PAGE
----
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Uganda Lawmakers Draft Another Anti-Gay Law
by Jason St. Amand
National News Editor
Tuesday Apr 29, 2014
Ugandan President Yoweri Museveni (Source:AP Photo)
Just when you thought it couldn’t get any worse for Uganda’s LGBT citizens, lawmakers from the landlocked east Africa country recently drafted another anti-gay law, Reuters reports.
Uganda’s new proposed law would ban non-governmental organizations (NGOs) from promoting gay rights. The measure comes after Uganda President Yoweri Museveni signed a highly controversial bill into law in February that punishes those who are caught having gay sex with life in jail.
The cabinet is currently studying the draft bill before it’s introduced to parliament. James Baba, junior internal affairs minister, told Reuters that if the measure is signed into law, it would prohibit NGOs from getting involved with Uganda’s politics.
“There are some NGOs who have come here to undermine us, to promote very bad behavior like homosexuality,” Baba told Reuters. “As a responsible government we need to check that. They (NGOs) will not be able to do that when we pass this law.”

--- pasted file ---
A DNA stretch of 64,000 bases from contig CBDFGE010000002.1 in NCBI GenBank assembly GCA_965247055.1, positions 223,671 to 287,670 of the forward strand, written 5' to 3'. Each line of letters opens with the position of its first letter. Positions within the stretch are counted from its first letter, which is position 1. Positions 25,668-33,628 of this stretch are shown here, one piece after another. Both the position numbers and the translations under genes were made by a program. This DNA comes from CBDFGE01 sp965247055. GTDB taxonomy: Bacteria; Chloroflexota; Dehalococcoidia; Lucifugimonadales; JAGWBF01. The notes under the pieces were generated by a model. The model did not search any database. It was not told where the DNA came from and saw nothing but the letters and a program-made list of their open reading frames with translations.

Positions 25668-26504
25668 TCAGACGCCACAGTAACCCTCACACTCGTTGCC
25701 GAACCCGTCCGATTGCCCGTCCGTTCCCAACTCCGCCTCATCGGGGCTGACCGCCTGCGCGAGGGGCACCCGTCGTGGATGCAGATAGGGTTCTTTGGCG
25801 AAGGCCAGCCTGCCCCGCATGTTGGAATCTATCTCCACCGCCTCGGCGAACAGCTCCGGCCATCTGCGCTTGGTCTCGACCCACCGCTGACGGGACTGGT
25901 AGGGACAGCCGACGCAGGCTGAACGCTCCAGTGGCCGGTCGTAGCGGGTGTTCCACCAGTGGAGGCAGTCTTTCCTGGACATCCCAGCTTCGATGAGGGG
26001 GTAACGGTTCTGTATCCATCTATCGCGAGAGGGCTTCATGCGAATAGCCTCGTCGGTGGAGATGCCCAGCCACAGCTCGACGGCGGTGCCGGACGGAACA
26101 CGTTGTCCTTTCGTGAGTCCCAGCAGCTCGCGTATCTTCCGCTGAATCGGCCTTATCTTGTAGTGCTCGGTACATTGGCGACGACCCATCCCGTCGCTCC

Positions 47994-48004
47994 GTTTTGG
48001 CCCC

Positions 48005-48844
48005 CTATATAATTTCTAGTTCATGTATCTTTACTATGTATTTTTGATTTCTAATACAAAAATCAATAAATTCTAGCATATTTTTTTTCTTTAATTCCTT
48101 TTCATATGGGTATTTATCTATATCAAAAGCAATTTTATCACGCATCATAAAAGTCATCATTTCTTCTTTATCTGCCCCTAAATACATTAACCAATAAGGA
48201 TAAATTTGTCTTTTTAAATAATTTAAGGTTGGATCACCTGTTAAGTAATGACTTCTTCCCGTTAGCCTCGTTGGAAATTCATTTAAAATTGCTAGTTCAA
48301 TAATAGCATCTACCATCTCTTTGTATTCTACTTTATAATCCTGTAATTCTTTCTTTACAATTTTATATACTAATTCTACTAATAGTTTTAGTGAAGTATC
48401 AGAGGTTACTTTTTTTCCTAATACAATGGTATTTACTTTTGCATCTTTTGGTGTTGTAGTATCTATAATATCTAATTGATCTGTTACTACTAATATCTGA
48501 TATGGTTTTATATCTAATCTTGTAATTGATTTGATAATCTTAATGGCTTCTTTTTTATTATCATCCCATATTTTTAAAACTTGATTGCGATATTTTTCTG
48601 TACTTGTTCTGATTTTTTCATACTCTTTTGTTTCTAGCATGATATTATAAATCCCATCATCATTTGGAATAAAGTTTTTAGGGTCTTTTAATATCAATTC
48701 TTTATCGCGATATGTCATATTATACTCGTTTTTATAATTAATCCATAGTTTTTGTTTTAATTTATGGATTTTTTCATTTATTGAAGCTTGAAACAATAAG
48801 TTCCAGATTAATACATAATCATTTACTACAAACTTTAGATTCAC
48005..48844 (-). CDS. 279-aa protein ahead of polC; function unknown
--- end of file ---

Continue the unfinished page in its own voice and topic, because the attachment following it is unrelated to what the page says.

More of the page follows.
The new law will also require charities to tell the government their annual budgets, their sources of income and will also have present accountability for any funds received from those sources at the end of the year, Reuters reports.
Baba said foreign NGOs would be banned from commenting or involving themselves in Ugandan politics.
“It is for Ugandans to say whether Museveni should rule or should not rule,” Baba told the news site. “As a foreign NGO, what stake do you have in our politics? Our nationals have every right to put their government to task and to question the performance of government, but outsiders should not have this privilege.”
Those against the draft law say it would encroach on Uganda citizen’s civil liberties, especially the LGBT community.
“What is happening is that rather than use brute force, Museveni’s politics is increasingly dependent on use of money to win elections,” Nicholas Opiyo, a human rights lawyer based in Kampala, said. “So in order for them to have a free hand in spending public resources to buy votes in the next election, what do you do? You begin to restrict NGOs.”